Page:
What Is Gender Essentialism? Why Does It Matter?

A reader recently asked me to expand on the concept of ‘gender essentialism’ after seeing me reference it in a piece, because she was somewhat unclear on the subject. While there are lots of terrific internet resources discussing this important theoretical concept and its applications to the real world, I realised that I hadn’t discussed it in detail here, and it was worth talking about at more length, rather than sandwiching it into larger essays and thoughts on gender, gender identity, and social perceptions of gender.

The concept of gender essentialism is rooted in a binarist view of gender: there are two genders, male and female. Each gender is associated with specific physical, social, and cultural traits that are innately native to that gender. For example, gender essentialism is behind the idea that only women have internal genitals, that men tend to be stronger than women, that women are more emotionally sensitive, or that men are better at math and science.

Essentialism in general contributes to sexism, as you can see from the examples above, but it also plays a very special role in transphobia. In terms of how people interact with the binary trans community, gender essentialism drives hateful and bigoted comments about how trans men and women aren’t ‘real’ men and women. A trans woman who has chosen not to have (or hasn’t yet gotten) genital surgery, for example, is a ‘man in a dress’ under the framework of gender essentialism, because external genitals=male in the eyes of these arbiters of gender. Conversely, a trans man can’t be a ‘real man’ if he has breasts, because these are associated with women.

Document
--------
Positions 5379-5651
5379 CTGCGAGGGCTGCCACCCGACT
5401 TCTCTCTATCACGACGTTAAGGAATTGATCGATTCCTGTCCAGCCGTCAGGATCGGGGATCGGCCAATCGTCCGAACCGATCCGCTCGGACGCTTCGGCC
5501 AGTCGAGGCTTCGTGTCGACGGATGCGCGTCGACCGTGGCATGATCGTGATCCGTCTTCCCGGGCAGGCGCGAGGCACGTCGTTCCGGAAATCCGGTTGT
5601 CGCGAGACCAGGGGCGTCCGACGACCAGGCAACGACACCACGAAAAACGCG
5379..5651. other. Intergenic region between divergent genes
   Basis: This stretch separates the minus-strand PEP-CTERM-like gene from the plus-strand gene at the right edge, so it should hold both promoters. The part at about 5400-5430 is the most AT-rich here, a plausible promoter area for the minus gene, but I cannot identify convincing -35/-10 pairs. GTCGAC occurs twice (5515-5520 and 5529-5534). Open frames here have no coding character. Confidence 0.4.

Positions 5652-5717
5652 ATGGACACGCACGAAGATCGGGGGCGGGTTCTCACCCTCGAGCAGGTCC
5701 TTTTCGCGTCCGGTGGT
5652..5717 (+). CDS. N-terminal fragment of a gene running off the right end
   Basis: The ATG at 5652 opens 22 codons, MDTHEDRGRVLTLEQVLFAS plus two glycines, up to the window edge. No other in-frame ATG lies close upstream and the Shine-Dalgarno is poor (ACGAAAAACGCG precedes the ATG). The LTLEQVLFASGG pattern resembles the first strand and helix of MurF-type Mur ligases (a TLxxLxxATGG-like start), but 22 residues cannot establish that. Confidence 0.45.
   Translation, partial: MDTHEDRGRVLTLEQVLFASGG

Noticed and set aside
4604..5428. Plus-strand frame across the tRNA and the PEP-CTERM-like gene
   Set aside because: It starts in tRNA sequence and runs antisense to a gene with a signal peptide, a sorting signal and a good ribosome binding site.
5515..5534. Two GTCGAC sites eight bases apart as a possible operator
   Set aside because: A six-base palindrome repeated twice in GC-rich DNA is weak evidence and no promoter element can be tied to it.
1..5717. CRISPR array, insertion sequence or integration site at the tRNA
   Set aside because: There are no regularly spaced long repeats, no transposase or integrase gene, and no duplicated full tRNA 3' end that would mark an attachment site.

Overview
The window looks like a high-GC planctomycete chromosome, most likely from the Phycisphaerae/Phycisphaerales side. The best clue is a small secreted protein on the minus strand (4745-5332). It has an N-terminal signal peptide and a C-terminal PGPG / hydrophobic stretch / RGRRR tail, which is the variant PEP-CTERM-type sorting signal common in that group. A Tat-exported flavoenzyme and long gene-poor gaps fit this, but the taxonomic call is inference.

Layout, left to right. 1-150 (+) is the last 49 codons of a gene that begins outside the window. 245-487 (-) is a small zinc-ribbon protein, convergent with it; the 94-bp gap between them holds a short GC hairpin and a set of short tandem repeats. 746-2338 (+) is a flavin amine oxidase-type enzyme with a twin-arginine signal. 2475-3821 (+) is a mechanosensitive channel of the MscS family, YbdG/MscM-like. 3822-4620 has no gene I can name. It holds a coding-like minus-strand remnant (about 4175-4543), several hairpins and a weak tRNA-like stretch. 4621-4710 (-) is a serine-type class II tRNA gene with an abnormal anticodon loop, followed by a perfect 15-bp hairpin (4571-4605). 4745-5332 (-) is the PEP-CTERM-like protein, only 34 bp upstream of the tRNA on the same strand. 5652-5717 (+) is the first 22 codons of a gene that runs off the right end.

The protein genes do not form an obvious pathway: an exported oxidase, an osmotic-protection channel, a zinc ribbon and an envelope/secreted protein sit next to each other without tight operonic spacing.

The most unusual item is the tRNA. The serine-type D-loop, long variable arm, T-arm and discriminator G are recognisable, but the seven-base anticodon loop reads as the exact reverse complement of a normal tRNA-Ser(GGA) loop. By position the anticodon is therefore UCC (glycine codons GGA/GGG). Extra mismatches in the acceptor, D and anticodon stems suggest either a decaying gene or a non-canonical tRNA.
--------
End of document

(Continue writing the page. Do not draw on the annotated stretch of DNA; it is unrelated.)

Gender essentialism is used to deny binary trans identity, forcing people into genders they are not on the grounds that their physical or social traits fit a different gender. This assumes firstly that certain traits only go with certain genders, and that people should not be accorded respect and dignity with reference to how they identify. If a woman says she’s a woman, she’s only a woman if external judges deem her to meet the standard of femininity.

Gender essentialism drives a great deal of hate speech and other hateful behaviour towards the trans community, especially trans women. Trans women have been beaten, raped, and murdered for not performing femininity ‘correctly’ or for ‘deceiving’ people. This creates an external pressure for trans women, who are pushed to ‘pass’ by looking, behaving, and performing in a certain way to ‘look like women’ even though this may actually conflict with their personalities, internal beliefs about gender, and preferred mode of gender expression. A trans woman might be hypervigilant about wearing makeup and shaving her legs even though she personally dislikes these practices and believes they can be oppressive, for example, because she knows she is more likely to be passed as a woman.